South Florida

Brothers at South Florida lab ordered to pay $9.6 million for healthcare fraud

Miami Herald File

The chief executive officer and chief operating officer of a Palm Beach urinalysis lab were sentenced to prison Friday and ordered to pay more than $9.6 million for healthcare fraud.

The decision Friday by the U.S. District Court for the Southern District of Florida follows guilty pleas in August by Smart Lab’s CEO H. Hamilton Wayne of Palm Beach Gardens and COO Justin Morgan Wayne of Boca Raton. The two are brothers.

H. Hamilton Wayne, 40, was sentenced to 63 months in prison, to be followed by three years of supervised release, along with a $50,000 fine.

Justin Wayne, 39, got 46 months in prison, three years supervised release and a $20,000 fine. He was a pitcher for the Florida Marlins from 2002 to 2004, the Palm Beach Post reported.

The court also ordered H. Hamilton Wayne to pay $3.9 million in restitution and Justin Wayne to pay $2.9 million in restitution. The court ordered Smart Lab LLC to pay $2.9 million in restitution.

The brothers and co-conspirators were subjects of a federal investigation into healthcare fraud dating from 2005 to 2017.

Lanny Fried, 41, of Miami, a Smart Lab sales representative, pleaded guilty in August, too, for his role in a scheme that sought insurance payments for testing that was medically unnecessary.

And Boca Raton lawyer Lawrence Weisberg also pleaded guilty in August to a charge of money laundering in relation to this case.

Weisberg was sentenced to six months in prison, to be followed by six months home confinement, one year of supervised release and a $7,500 fine.

“While Mr. Weisberg was potentially looking at a greater amount of time in prison, Judge [Robin] Rosenberg was persuaded that he had no knowledge of Smart Labs’ practices of illegal conduct and the government declined to file any healthcare fraud charges against Mr. Weisberg based upon [his] limited, but unfortunate, role in this case,” said Weisberg’s Miami-based attorney Brian H. Bieber.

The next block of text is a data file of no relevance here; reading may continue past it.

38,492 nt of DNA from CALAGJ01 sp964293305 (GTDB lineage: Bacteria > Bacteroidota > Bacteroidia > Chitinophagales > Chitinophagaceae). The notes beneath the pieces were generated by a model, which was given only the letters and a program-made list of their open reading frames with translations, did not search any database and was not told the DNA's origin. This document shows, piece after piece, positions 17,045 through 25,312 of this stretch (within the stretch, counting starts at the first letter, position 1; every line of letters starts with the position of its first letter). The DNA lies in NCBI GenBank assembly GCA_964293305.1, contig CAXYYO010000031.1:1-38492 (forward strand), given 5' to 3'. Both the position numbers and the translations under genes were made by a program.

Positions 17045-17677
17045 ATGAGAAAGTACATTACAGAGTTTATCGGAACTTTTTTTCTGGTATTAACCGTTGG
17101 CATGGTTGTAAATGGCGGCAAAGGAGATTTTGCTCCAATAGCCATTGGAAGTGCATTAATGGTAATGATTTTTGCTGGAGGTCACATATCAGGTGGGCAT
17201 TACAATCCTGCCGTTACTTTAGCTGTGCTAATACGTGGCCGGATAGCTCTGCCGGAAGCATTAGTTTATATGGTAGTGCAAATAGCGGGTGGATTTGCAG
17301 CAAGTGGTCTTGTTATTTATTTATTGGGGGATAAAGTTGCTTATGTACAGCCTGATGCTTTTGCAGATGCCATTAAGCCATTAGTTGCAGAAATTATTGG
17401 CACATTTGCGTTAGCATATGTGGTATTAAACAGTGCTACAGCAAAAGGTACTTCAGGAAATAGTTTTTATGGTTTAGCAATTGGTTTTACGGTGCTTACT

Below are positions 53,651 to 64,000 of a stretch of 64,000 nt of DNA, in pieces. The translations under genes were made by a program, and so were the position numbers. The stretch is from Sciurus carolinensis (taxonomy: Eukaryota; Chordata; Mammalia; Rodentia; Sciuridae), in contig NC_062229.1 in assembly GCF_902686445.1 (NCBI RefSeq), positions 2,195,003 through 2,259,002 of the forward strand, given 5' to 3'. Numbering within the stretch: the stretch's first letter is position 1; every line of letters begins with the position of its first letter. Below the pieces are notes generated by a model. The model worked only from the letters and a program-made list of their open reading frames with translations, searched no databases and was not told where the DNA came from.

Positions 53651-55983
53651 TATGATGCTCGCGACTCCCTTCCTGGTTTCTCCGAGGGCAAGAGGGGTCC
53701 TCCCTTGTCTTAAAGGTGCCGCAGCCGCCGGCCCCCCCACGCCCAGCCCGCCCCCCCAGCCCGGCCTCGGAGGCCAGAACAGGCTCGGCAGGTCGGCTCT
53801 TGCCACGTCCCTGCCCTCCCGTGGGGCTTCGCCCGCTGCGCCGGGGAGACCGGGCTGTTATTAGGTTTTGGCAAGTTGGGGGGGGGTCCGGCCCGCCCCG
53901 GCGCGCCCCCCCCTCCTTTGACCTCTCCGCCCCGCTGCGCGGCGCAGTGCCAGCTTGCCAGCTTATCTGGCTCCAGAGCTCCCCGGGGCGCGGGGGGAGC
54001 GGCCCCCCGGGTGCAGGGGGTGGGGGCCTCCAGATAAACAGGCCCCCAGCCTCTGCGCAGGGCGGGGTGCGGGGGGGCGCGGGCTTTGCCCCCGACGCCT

“He’s extremely remorseful and will pay a heavy penalty of losing his license to practice law in the future,” Bieber added.

According to court records, the Waynes established Smart Lab to perform confirmatory urinalysis testing — tests given after a positive or negative result.

“Both established bank accounts to receive proceeds of insurance claims for medically unnecessary testing and to pay kickbacks and bribes to individuals and entities that referred urine samples to their lab for testing,” according to a U.S. Department of Labor release following the court’s decision Friday.

The brothers established agreements with co-conspirators to solicit body fluid samples from substance abuse treatment centers, according to the investigation.

“In exchange, Smart Lab would kick back a portion of the insurance reimbursements — disguised as payments for sales commissions — that would eventually funnel back to owners, operators, or clinicians at the treatment centers that referred the insured patients’ urine samples for testing,” the investigation found.

Smart Lab paid the other co-conspirators more than $600,000, which came from proceeds of the healthcare fraud, the investigation found.

“Healthcare fraud victimizes the individuals involved and the community at-large,” Isabel Colon, a regional director with the U.S. Department of Labor, said in a release.

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